In the mood for CHOCOLATE? We have the perfect chocolate banana protein smoothie for you, and we even have a vlog to guide you along!
All you need are a few simple ingredients:
– almond milk (or your choice of milk)
– a ripe banana (we couldn’t get our hands on a ripe enough banana for the above video, so we apologize for any confusion)
– approx. 3/4 cup frozen berries (your choice)
– tbsp unsweetened cocoa powder
– tbsp unsweetened nut butter
– a dash of cinnamon
– a few dates or a bit of maple syrup (completely optional)
Watch the video for additional information! Blend and enjoy!
Are you a parent whose children are heading back to school today? Feel free to share your tips on dealing with nerves/anxiety, as well as about healthy nutrition throughout the school year. Curious about other healthy living tips and recipes? Leave a comment and let us know what you would like to see next on this blog!
At 6:35 in the morning, the house is quiet. Well, at least, I would expect it to be quiet at that time. This is my ‘me’ time. I wake up at 5 o’clock on most mornings and proceed with my daily ritual. While oil pulling with coconut oil for 15 minutes, I feed our two ever-starving cats — seriously, those two cats have the biggest appetite — and get dressed. I brush my teeth and drink a tall glass of warm water with lemon juice. Then, it’s time for cardio, weights, pilates, or yoga, or a combination of the above. After an hour, I sit down to meditate.
My body and mind are fully awake, and I’m ready to sit quietly for some time before my day begins. I set my meditation timer app to 15 minutes, and assume my typical mudra of crossing the middle fingers on both my right and left hands over the index fingers. Oh, wait… I sense some hesitation on your, the reader’s part. You’re telling me you’re not familiar with that mudra? Why, that’s the universal ‘Keeping my fingers crossed’ sign, isn’t it? Moving on with my story… Don’t look so puzzled, please. I promise to answer your question shortly.
You see, dear reader, my meditation practice is different every day. Some days, my mind slips into a calm state with ease and satin-smooth elegance. On other days, my brain decides to talk to me. I ignore it, gently brushing it off with a polite smile — no, it’s actually a smirk that hints to my brain, politely, to ‘shut it.’ What does it say when it speaks to me? Let’s see, let’s see…
“Maybe I should have started this meditation first thing after waking up?”
Then I pinch myself and think,
“No way! I’m not awake enough at that point to commit to a meditation practice.”
And then a typical soliloquy begins:
“The kids will be up soon. I need to ensure I have enough time to cook steel-cut oats for our breakfast. And I still have to pack lunches. I should probably prepare the slow cooker for tonight’s dinner, as I will not have time to cook later this afternoon.” And so on…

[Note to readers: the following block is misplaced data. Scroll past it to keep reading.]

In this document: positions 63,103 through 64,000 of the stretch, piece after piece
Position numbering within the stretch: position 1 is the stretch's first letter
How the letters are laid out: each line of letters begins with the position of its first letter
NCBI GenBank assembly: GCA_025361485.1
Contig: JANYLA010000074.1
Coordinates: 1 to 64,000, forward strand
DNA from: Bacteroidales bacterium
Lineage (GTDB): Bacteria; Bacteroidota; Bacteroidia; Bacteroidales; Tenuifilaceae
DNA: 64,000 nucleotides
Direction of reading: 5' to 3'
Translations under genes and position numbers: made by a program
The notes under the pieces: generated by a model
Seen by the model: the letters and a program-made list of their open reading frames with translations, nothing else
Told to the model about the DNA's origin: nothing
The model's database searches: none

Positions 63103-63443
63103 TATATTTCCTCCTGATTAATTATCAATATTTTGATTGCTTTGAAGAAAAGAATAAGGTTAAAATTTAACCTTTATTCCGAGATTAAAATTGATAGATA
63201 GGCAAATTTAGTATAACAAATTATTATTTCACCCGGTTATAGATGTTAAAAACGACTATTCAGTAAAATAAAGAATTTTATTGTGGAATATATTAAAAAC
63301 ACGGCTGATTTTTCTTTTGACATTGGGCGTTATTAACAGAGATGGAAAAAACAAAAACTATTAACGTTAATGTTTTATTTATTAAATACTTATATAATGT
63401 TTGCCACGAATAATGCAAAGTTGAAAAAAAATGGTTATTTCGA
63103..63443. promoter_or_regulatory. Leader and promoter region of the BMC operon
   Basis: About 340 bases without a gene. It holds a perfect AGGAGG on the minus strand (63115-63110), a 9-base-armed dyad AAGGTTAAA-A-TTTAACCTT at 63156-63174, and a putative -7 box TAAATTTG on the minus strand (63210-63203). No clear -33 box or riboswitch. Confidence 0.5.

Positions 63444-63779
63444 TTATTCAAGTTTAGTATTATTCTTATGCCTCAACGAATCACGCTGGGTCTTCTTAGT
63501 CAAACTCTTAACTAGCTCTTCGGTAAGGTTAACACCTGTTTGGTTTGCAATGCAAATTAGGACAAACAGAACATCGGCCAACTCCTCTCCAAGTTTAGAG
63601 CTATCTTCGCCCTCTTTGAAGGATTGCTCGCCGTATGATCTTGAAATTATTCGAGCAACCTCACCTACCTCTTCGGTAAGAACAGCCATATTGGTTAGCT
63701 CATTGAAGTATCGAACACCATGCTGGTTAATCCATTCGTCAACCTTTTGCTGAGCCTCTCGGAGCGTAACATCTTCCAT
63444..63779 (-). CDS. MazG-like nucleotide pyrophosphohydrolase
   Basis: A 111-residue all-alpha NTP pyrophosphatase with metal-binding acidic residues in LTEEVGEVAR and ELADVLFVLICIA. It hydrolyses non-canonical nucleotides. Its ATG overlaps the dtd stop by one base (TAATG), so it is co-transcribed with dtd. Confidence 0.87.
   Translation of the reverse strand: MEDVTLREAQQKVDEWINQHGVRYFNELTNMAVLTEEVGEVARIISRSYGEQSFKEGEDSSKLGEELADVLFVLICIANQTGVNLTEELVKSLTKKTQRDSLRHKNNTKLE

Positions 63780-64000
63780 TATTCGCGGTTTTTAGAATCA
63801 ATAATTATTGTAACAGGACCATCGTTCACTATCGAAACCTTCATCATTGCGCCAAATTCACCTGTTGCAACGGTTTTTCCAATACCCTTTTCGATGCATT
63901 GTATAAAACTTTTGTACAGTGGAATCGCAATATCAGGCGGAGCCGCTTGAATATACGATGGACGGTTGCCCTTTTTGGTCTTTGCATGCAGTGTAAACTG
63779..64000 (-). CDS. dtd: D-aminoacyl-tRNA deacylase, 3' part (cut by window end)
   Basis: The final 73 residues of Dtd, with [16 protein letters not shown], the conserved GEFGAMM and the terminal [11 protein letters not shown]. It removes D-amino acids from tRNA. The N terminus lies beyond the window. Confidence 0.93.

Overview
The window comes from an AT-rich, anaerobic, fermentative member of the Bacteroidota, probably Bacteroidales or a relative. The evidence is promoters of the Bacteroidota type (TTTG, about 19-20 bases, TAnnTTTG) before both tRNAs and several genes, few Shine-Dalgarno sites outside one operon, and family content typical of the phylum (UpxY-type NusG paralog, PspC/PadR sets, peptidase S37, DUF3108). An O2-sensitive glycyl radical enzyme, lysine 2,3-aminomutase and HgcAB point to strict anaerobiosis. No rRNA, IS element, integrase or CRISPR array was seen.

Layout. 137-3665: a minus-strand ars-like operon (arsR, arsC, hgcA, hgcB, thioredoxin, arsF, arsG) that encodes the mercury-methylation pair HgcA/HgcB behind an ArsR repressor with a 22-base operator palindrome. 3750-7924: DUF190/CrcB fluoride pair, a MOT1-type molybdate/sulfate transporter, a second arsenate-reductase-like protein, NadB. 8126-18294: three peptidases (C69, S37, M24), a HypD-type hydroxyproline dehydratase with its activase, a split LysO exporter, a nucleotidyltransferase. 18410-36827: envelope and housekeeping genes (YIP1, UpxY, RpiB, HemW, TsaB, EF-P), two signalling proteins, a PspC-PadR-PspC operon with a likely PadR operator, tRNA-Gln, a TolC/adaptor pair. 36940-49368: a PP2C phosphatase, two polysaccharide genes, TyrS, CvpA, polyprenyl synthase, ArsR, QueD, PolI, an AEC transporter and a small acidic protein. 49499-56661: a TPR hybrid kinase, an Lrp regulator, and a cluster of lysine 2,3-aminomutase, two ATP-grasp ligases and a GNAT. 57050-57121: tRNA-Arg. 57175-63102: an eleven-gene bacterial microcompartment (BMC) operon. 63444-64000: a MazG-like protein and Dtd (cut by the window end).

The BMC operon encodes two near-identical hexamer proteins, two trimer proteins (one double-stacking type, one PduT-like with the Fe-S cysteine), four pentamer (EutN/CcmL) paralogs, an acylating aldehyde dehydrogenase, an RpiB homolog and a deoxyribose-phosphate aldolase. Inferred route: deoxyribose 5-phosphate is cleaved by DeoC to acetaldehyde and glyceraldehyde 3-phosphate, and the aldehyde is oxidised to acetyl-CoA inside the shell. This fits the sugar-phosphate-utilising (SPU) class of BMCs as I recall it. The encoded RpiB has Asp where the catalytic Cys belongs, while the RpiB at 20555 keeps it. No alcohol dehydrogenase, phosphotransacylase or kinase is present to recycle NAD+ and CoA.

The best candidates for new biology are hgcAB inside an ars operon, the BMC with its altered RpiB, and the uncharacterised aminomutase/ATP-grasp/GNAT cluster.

Thankfully, I do have more calm meditation practices than those soliloquy-ridden ones. And I keep coming back to my cushion.
So, at 6:35 on this particular morning, as I sit on my cushion in my quiet practice room that also doubles in purpose as a ‘TV room’ (the only one in the house with a TV set in it), I am suddenly asked by my younger son to come out of my meditation. I hear his little bare footsteps as he’s walking down the stairs. I can picture him hugging his well-loved bunny with his right arm, sucking the thumb on his left hand. He stops behind me and says, “Can I watch TV… A little bit?” And so ends my ‘me’ time and begins the typical busy morning of a mom. As for the meditation timer? I look down at my iPod and see that I still have eight minutes to go until the lovely bells ring thrice to bring me out of that blissful meditative state. Obviously, that timer has got nothing on my child. Do I wish that the timer app would win from time to time? Heck yes! Hence my crossed fingers mudra! 😉
What’s the moral of this story? We’re busy. There, I said it, and I will not repeat it again because I don’t believe in giving that banal discussion any more time than it deserves. Many people try to start a meditation practice. Many more practice yoga, the kind of yoga that makes us move our bodies to still our minds. But as for traditional seated meditation? How many of us actually make that commitment?
I decided, recently, to treat my seated meditation practice with the respect it deserves. Some days, I will find five minutes to sit, and on other days when I feel like I’ve won the lottery, I hear those sweet little bells after 15 minutes and sigh happily. In any case, the important factor is that I made the time to sit on my cushion and dedicated time to this ever-evolving practice. It keeps me curious.
Here’s my offering to you: a free five-minute guided meditation practice.
The entire video is longer than five minutes, simply because I provide a few guidelines for those who have always been curious about meditation but haven’t had a chance to try it before. I hope the introduction will help to ease any tension you may feel about trying to meditate for the first time.